Walter Bishop (John Noble) asked for a sign that God would forgive him. Specifically, he requested a white tulip because it didn’t grow during that time of year. Receiving one would be an unusual-enough occurrence to signal a miracle of sorts.
Why was Walter asking God’s forgiveness during this season two episode of the sci-fi TV series “Fringe?” As a formerly atheistic, ends-justifies-the-means scientist who worshiped his own intellect – once even declaring, “There’s only room for one God in this lab” – Walter finally acknowledged God’s existence after discovering an alternate universe in which his young son, Peter, didn’t die from a fatal disease.
Though he was motivated by love, Walter broke the laws of physics and the laws of conscience by kidnapping Peter from that universe and raising him as his own. Those choices eventually drove him into a mental asylum, until he was recruited by the F.B.I.’s Fringe Science Division years later, allowing him to reconnect with Peter (Joshua Jackson), along with the agent who would become like a daughter to him, Olivia Dunham (Anna Torv). When Walter received his white tulip, he saw it as a sign that he could be forgiven by both God and Peter.
That white tulip came into play once again in Season Five in the “Fringe” series finale, reflecting both God’s continued presence and the ways in which Walter had changed in the ensuing years. It was a change grounded in the selfless love of his son.
In the Beginning
When “Fringe” began five years ago, I gave it a chance because it was created by J.J. Abrams,who had also created “Lost,” my favorite show at the time. I liked Abrams’ work because, even though the stories could turn dark, there was always an element of hope at their foundation, an acknowledgment that good would beat evil in the end even if there was a cost.
Abrams work also tends to include an acknowledgment and appreciation of “mystery,” reflected in his life by an unopened “mystery box” of magic tricks he bought as a kid. In explaining why he never opened it, he said at a TED conference, “It represents infinite possibility. It represents hope; it represents potential… mystery is the catalyst for imagination… maybe there are times where mystery is more important than knowledge.”
“Fringe” sought its own identity during its first season and part of its second. At first, it felt reminiscent of “The X Files” with its monster-of-the-week stories, frequent goriness, and hinted-at mythology. Yet the main characters of Peter, Walter and Olivia were so well written and acted – and even hysterically funny at times – that they mattered more than the scripts’ occasional shortcomings. Like a lot of the best stories, this one was about the creation of a family and all the challenges that entails. (Plus, Walter had a pet cow named Gene, which is always a plus.)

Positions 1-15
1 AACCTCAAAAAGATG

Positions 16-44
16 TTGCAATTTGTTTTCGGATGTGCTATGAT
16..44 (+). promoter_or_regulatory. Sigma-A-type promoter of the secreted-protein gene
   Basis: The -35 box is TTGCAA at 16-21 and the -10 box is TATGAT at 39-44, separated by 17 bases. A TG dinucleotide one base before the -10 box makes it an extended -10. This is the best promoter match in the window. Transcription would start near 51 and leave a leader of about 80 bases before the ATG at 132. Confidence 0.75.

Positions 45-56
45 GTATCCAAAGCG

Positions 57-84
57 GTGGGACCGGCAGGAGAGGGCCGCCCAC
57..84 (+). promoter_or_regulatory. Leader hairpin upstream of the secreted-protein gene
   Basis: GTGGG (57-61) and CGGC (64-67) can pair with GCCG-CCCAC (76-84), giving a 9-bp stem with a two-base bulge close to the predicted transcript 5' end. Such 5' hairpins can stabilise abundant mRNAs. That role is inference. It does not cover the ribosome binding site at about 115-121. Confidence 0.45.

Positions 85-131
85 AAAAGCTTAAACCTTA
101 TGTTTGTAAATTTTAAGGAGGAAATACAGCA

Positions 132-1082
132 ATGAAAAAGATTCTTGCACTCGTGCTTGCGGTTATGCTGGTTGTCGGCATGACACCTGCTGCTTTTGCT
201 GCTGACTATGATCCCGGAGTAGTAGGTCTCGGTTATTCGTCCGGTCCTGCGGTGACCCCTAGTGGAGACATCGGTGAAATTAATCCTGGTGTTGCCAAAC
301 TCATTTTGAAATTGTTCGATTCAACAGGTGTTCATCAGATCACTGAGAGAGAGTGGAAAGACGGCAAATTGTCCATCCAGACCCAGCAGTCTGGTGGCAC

It was during Season Two that “Fringe” found its true path, following the repercussions of Walter’s “breaking the universe” and how it affected the people he loved, along with many innocent victims. “Fringe” still had mysteries of the week, but they fit seamlessly into that larger plotline and mythology.
In a sense, “Fringe” took the opposite track of “Lost” which began as a very focused show in its first season, then created a much more sprawling storyline in order to sustain multi-year storytelling. As much as I loved “Lost,” I admit they untangled too many plot threads that were never tied up.
“Fringe,” on the other hand, started off unsure of itself, then became more focused as time went on. Though it created a new plotline for its final season, it also tied up some old ones, bringing back elements and characters from all its previous seasons. Major credit goes to the various Executive Producers over its five year history including co-creators Alex Kurtzman and Roberto Orci, Bryan Burk, Joe Chapelle, Jeff Pinkner, and J.H. Wyman.
The God and Science Factor
Best of all, the show addressed themes like sacrifice, scientific ethics, and God throughout its run – not typical fare for network television. Christians often complain that there aren’t any shows on TV that reflect their values. Yet “Fringe” tackled themes that are incredibly relevant to our times and our lives as Christians. I’m left to wonder why it didn’t garner a huge audience among the religious. Was it because the faithful couldn’t see through the sci-fi/horror aspects? The genre may not be to everybody’s taste, but for a certain type of viewer, it’s a great entry point to exploring the show’s deeper moral and spiritual facets, especially on DVD.
As Houston Chronicle writer Ken Chitwood recently commented: